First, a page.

Posts Tagged 'music education'



10 Performance Etiquette Tips For Musicians

By Zachariah Friesen

1. Dress Appropriately

Generally if you are on a stage and the audience is in a seat, their eye level view is of your shoes and socks. White sox or tennis shoes during a concert are a floggable offense to any conductor. It looks bad and distracts from the performance. Whatever the concert dress code is, follow it. If you can’t dress together how are you expected to play together? If you can’t follow rules, how can you follow music?

2. The Warm Up
It’s bad form to practice things you’re about to perform on stage right before the concert. And really, if you’re practicing it on stage 30 seconds before the concert starts your fate is already sealed. Practicing it on stage before the concert could give the audience the impression you aren’t prepared. And when Continue reading ’10 Performance Etiquette Tips For Musicians’

10 Facts about Clara Schumann

By Zachariah Friesen

Clara Schumann

Clara Schumann

  1. Clara Wieck was a child prodigy virtuoso pianist and composer in Leipzig in the early 1800s.
  2. Clara Wieck and Robert Schumann met at a concert Clara was playing a concert for a mental institute more specifically Colditz Castle. She was just 9 years old at the time and a decade later, they married.
  3. At the age of 13, she was one of the first to perform from memory, which is now standard practice for all pianists.
  4. In one of the greatest pairings of the greatest virtuosos, Niccolo Paganini agreed to play a concert with Clara while both were on tour in Paris. It was also the greatest pairing of virtuosos that no one heard, as thousands fled Paris because of a cholera outbreak. Continue reading ’10 Facts about Clara Schumann’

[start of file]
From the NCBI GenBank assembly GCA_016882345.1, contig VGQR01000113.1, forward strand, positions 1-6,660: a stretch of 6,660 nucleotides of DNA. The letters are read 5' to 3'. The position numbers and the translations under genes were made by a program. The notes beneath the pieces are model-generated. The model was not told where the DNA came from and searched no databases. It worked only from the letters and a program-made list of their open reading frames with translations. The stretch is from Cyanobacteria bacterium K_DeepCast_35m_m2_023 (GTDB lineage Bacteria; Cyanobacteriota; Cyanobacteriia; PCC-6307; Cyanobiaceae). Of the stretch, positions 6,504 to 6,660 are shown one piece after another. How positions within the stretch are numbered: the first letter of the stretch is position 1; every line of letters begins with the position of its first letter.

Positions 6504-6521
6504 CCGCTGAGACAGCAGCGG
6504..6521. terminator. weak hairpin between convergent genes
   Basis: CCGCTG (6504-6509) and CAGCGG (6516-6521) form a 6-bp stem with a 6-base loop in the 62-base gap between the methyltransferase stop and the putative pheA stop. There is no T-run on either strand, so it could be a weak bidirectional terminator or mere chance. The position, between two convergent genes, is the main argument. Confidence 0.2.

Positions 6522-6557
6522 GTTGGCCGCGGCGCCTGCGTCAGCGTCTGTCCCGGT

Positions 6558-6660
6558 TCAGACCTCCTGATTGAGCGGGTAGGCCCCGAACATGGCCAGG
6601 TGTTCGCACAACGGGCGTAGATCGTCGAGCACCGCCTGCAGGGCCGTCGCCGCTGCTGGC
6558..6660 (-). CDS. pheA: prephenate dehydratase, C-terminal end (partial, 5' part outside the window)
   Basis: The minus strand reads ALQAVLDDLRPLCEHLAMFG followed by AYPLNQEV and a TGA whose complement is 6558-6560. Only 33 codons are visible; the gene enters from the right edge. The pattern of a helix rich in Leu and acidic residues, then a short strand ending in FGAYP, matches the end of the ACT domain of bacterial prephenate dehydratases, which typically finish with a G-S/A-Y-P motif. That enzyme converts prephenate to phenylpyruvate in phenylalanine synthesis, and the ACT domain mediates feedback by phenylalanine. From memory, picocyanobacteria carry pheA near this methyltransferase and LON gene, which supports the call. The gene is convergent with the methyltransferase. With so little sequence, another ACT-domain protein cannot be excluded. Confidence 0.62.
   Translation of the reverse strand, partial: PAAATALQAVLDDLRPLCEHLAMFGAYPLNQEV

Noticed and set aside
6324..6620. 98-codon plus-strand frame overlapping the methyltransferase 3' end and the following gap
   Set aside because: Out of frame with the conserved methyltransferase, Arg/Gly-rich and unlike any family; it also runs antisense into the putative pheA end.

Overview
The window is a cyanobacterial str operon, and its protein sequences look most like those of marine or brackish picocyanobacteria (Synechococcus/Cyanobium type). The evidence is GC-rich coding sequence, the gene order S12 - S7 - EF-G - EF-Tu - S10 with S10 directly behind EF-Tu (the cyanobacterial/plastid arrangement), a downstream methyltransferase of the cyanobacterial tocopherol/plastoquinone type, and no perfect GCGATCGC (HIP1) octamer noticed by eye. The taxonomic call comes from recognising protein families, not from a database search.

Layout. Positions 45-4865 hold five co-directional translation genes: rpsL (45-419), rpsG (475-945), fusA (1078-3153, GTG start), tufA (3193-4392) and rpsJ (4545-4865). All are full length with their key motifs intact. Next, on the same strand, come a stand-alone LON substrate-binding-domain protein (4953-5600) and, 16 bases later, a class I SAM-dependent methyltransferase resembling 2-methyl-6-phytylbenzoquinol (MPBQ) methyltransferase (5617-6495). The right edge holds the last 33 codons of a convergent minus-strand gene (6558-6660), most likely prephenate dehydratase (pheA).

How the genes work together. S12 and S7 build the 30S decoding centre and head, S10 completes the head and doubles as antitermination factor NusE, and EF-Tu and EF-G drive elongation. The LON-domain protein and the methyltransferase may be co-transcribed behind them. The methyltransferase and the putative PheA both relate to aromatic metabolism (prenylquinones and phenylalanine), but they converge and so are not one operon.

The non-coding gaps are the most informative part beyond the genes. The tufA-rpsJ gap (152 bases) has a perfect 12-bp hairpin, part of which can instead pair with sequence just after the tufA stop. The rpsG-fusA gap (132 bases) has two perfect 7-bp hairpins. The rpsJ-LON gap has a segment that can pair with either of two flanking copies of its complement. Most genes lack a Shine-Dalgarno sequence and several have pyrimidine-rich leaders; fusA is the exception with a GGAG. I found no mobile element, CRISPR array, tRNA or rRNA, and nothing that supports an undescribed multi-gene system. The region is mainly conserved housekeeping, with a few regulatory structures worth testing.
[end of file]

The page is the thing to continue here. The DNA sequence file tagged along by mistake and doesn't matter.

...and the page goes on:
Learning to Play Guitar

By Ryan Jobes

Learning to play guitar can be quite the undertaking, but luckily here at Sheet Music Plus we have some books that can get you pointed in the right direction. Though many guitar players start by attempting self-taught method, beginners can get much faster and quality results by relying on the experience of others. Whether you want to play, rock, classical, or jazz there are a few essential things your going to need to get started.

First of all you are going to need a guitar:

366px-GuitareClassique5

Make sure that you choose a guitar that is appropriate for the style of music that you want to learn to play. Hendrix is not going to have the same punch on a nylon string classical guitar, as it will on an electric. Spend some time doing some research before making a purchase.

Make sure that Continue reading ‘Learning to Play Guitar’

10 Interesting Facts About the Violin

By Brendan Lai-Tong

Sheet Music Plus Violin

Here are some interesting facts about the violin that you may not have known:

  1. The modern violin has been around for roughly 500 years. It was said to have been designed in the 1500’s by Andrea Amati.
  2. Playing the violin burns approximately 170 calories per hour. Forget about your workout and start practicing harder!
  3. Violins are typically comprised Continue reading ’10 Interesting Facts About the Violin’

Sing Better as You Age

By Judy Pringle

Sing Better As You Age

Sing Better As You Age

A music retailer is asked every day for assistance with repertoire.  It can be both challenging and amusing.  For example:  I need a thrilling SATB anthem for Easter Sunday with brass accompaniment, and the sopranos can’t sing above an ‘e.’ Can you make a suggestion? 

We smile at this request, but it can be a reality for a choral director.  Those of us who conduct adult church and community choirs deal with the aging voice constantly.  It is a fact that with age, our singing mechanism does not improve.  Yet, it is my experience that senior singers are some of the most devoted choristers, and the joy of singing is integral to their lives.

If we, as directors, Continue reading ‘Sing Better as You Age’

10 Facts About Franz Joseph Haydn

By Zachariah Friesen

474px-Joseph_Haydn

1. Franz Joseph Haydn was an Austrian born composer who spent his life as a court musician somewhat secluded from the rest of the musical world, but nonetheless was one of the most celebrated composers of his time and is equally revered today.

2. That other Haydn, Michael Haydn also a prolific composer, was indeed related to Franz Joseph Haydn. They were brothers.

3. Haydn was famous for his pranks. While Continue reading ’10 Facts About Franz Joseph Haydn’

Improve Your Ear!

By Carolyn Walter